I thought we could have some fun on this Wednesday morning! Maybe a chuckle or two as weel.
In a professional context, there are eight emails I believe you should never send. Ever. Not even if you’ve been biting your tongue in the boardroom or crying in the bathroom! Here’s what to never hit send on:
One: The You Are Sacked email
I really can’t believe this still happens, but it does.Telling someone they’re sacked is news you do not deliver on email. It has to be a conversation. Even if there are on leave, sick or uncontactable in Antarctica. I would even hesitate to send an email saying, ‘I want to talk about your position’ because of course people are going to freak out. You’re probably delivering bad, potentially-career changing news so have the courtesy and sensitivity to give the heads up and the big news as a human, face to face.
Two: The I Am Furious email
This is the email you tap out when you see the red mist and want to lash out. It’s the angry email where you vent on whatever is on your goat. Never send it. When there is smoke coming off the keyboard, it always comes out very badly, much more aggressively than you may have intended, and can cause lasting, irreversible offence. It can also potentially be seen as harassment or bullying. A lot of people recommend saving it to draft until you cool down. I’m not a saving it to draft kind of girl. It’s too easy to hit send instead of save. If you must save it to stew over, don’t put the person’s email address in – like I did once! It’s really not a great situation to deal with.
Three: The Berating email
Yes, the email where you decide it’s a good idea to take a swing at the boss or your colleague or any stakeholder. Often with context that will only make sense to you. Big life rule: don’t send emails berating anyone. How do you get the point across then? You don’t. Press delete. If you’re determined to bash someone because they have cut you off in a meeting, stolen your idea, do it in a conversation. Because if you don’t have the courage to say something face to face it’s a big red flashing sign you shouldn’t say it at all and will regret it if you do. Don’t foregt with email, your intent can be misread as something completely differently.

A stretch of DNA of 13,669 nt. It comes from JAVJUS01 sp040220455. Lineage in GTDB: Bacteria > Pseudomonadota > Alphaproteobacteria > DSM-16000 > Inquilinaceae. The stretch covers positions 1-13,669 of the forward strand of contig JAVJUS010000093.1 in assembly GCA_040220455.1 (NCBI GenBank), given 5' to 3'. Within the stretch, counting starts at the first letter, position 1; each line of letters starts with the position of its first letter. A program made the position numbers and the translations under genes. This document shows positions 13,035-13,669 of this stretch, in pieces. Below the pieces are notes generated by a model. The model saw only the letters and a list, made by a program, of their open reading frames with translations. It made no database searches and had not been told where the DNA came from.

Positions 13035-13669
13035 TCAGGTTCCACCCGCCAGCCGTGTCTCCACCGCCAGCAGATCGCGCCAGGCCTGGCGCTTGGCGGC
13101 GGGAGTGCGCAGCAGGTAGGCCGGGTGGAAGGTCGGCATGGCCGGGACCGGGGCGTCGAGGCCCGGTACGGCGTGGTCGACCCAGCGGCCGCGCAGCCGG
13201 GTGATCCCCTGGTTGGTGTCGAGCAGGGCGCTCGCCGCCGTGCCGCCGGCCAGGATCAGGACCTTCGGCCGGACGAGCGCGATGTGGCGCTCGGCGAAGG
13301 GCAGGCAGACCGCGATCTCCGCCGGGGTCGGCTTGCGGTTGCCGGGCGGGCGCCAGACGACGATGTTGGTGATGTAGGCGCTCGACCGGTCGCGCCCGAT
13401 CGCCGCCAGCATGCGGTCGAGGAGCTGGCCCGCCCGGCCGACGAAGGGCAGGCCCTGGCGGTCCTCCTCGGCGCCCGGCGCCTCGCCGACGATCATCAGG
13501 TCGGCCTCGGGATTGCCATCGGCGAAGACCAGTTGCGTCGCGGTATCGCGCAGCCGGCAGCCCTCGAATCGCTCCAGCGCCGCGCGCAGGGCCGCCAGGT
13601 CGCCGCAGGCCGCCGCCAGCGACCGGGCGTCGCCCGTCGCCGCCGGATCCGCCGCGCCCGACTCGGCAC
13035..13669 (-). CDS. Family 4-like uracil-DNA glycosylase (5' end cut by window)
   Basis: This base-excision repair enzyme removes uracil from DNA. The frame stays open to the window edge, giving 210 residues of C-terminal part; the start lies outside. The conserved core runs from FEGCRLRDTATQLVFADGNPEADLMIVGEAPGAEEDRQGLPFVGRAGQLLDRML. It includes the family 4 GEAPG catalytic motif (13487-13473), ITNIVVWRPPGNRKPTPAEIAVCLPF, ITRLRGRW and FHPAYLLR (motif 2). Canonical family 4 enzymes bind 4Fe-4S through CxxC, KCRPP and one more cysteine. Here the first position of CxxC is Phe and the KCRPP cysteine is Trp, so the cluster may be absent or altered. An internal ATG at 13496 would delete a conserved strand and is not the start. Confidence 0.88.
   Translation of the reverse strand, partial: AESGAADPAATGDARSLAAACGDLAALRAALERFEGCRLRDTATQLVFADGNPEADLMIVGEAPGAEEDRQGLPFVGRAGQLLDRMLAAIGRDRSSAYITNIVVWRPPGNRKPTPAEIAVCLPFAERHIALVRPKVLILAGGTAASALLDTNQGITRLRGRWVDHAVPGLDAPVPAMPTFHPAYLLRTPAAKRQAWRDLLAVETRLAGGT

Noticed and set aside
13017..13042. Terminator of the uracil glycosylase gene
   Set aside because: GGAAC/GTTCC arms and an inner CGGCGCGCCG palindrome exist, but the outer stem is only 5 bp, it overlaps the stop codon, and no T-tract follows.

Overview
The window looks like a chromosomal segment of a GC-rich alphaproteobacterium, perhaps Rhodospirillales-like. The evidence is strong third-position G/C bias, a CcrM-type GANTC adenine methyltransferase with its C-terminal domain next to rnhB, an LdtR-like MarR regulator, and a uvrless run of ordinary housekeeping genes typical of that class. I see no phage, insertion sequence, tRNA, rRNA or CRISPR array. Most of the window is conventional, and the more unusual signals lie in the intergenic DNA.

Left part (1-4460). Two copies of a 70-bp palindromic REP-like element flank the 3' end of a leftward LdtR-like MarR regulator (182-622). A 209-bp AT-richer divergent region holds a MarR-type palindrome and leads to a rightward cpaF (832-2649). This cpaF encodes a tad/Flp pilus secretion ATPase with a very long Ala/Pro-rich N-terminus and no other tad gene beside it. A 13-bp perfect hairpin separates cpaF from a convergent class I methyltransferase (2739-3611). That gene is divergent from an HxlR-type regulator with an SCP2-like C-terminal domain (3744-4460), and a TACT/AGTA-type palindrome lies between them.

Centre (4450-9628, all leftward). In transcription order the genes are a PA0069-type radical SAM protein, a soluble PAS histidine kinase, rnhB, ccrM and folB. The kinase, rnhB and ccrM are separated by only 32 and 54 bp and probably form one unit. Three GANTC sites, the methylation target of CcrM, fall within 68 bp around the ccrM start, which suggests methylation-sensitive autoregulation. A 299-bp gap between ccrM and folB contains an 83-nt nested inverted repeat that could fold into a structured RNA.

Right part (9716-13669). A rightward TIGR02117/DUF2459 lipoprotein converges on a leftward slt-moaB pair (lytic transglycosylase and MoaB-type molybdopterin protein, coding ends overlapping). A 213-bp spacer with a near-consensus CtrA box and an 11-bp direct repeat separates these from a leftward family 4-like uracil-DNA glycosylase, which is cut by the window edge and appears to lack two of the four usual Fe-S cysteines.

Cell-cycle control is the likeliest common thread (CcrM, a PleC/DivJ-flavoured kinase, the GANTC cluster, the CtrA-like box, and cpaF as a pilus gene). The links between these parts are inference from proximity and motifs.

Four: The Creepy email
Some days you might be tempted to be sycophantic or gushing—“I’ve never worked with anyone as incredible as you” or “I loved your shoes at the meeting”—but this is a recipe for disaster. If you want to send those full-on gee whiz admiring emails they need to be strictly limited to performance. Do not ever get personal. Email is not a great platform for emotions, unless you’re really happy for someone about a life event or promotion that can be universally celebrated. You need it to be unable to be interpreted as something else. Think: is there a chance this email could creep someone out? Delete!
Five: The Kiss Kiss Signoff email
This is very dependent on your relationship and you’re a better judge than I … but I would never, ever, ever send kisses at the end of an email to colleagues in a corporate environment. Or my boss. It’s a really easy habit to get into. Keep comms crisp and professional.
Six: The Weekend Rundown email
This is the too much information email where you think that just because you had a great time getting on it on the weekend that everyone else will find it as cool. If you went out and got smashed and had an incredible sexual escapade, go you—now keep it to yourself and your inner circle. Not your team mate. This doesn’t mean you can’t build a personal relationship via email, it just means you keep shared details G rated.
Seven: The Urgent email
I find these really annoying. Urgent, is it? Define urgent to me, because your urgent may not be my urgent. And why is it urgent? Have you not been organised and now I have to fit into your timeline? Don’t be thoughtless or intrusive on other people’s time by using the title urgent. It’s very dramatic. It’s often just a ploy to get what you want, when you want it and throw other, more organised people’s day into chaos. Prioritise better.
Eight: The Did You Get My Email email
We’ve all done this because we think we need to, and we’ve all rolled our eyes when we’ve received them. It reeks of desperation. Let’s be pretty confident in our technology in 2023. You can be 99.94 per cent sure the server didn’t go down and it is in their inbox and they will get to it when they’re ready. Or, it could be sent to spam and you might need to change the reason why it ended up there. Back off. Or, use other terminology or a phone call might make better use of your time. Often I don’t answer the uneducated email telling me that I need to be looking at changing my office space now and would I like to chat….I don’t have one. I don’t answer!
Trust me with these. Email regret is something that’s hard to come back from!